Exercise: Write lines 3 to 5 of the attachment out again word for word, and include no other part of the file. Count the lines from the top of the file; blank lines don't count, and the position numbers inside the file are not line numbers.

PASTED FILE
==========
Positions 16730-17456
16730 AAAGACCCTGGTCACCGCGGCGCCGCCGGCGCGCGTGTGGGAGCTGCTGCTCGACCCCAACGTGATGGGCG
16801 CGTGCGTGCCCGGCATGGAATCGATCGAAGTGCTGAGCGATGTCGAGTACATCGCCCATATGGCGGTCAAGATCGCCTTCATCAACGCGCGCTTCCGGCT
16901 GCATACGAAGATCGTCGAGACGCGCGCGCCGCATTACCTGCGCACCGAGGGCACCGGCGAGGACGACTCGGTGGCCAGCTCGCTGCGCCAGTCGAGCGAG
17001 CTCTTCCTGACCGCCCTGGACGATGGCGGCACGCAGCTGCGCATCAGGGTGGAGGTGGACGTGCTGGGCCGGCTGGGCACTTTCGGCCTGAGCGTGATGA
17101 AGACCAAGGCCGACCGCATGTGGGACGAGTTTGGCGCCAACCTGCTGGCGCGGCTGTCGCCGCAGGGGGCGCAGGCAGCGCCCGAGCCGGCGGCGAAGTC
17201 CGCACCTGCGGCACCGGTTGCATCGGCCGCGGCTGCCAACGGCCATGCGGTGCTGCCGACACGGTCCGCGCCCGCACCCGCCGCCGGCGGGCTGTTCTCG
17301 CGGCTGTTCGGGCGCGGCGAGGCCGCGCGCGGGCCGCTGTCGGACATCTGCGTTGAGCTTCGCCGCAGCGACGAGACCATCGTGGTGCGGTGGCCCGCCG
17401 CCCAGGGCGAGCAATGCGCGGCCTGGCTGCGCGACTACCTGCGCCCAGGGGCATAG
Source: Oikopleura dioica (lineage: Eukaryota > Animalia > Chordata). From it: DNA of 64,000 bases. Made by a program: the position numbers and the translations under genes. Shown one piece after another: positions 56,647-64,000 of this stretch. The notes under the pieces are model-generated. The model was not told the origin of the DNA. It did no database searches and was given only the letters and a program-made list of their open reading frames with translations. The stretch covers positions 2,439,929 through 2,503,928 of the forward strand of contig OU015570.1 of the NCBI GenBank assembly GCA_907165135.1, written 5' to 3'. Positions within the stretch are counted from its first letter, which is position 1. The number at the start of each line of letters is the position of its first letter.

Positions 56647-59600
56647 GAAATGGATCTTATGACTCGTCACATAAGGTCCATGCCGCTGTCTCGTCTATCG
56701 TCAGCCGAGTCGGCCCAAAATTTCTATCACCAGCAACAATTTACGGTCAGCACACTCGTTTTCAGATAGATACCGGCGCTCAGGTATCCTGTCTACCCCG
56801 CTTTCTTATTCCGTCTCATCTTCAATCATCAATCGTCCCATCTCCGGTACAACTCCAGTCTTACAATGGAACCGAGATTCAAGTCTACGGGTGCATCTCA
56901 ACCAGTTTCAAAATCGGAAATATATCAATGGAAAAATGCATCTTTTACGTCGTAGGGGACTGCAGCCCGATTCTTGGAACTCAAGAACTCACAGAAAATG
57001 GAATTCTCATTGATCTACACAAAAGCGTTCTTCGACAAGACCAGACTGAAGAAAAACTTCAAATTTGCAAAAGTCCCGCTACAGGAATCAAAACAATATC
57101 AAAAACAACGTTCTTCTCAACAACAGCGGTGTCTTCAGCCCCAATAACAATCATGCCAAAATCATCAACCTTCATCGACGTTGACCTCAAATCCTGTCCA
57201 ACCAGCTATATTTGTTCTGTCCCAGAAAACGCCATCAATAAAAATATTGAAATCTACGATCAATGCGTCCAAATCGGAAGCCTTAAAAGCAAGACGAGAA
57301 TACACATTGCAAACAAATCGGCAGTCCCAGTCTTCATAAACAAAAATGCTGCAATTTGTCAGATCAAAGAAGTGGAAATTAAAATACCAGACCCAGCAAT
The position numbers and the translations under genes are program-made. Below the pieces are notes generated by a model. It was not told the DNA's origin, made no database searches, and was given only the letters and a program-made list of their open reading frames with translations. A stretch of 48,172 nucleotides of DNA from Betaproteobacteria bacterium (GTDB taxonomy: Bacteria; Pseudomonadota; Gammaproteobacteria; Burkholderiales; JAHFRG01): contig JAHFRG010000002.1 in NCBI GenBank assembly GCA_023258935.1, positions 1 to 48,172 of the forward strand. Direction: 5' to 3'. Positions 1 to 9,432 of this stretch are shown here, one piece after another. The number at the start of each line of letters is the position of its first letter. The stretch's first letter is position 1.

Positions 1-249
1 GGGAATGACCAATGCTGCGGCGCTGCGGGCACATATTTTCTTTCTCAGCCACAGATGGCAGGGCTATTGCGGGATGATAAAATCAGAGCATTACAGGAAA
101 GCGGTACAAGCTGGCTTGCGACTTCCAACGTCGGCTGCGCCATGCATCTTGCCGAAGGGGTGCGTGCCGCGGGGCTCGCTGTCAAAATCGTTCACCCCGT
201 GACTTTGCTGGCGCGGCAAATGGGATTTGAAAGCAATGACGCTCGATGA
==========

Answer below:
16801 CGTGCGTGCCCGGCATGGAATCGATCGAAGTGCTGAGCGATGTCGAGTACATCGCCCATATGGCGGTCAAGATCGCCTTCATCAACGCGCGCTTCCGGCT
16901 GCATACGAAGATCGTCGAGACGCGCGCGCCGCATTACCTGCGCACCGAGGGCACCGGCGAGGACGACTCGGTGGCCAGCTCGCTGCGCCAGTCGAGCGAG
17001 CTCTTCCTGACCGCCCTGGACGATGGCGGCACGCAGCTGCGCATCAGGGTGGAGGTGGACGTGCTGGGCCGGCTGGGCACTTTCGGCCTGAGCGTGATGA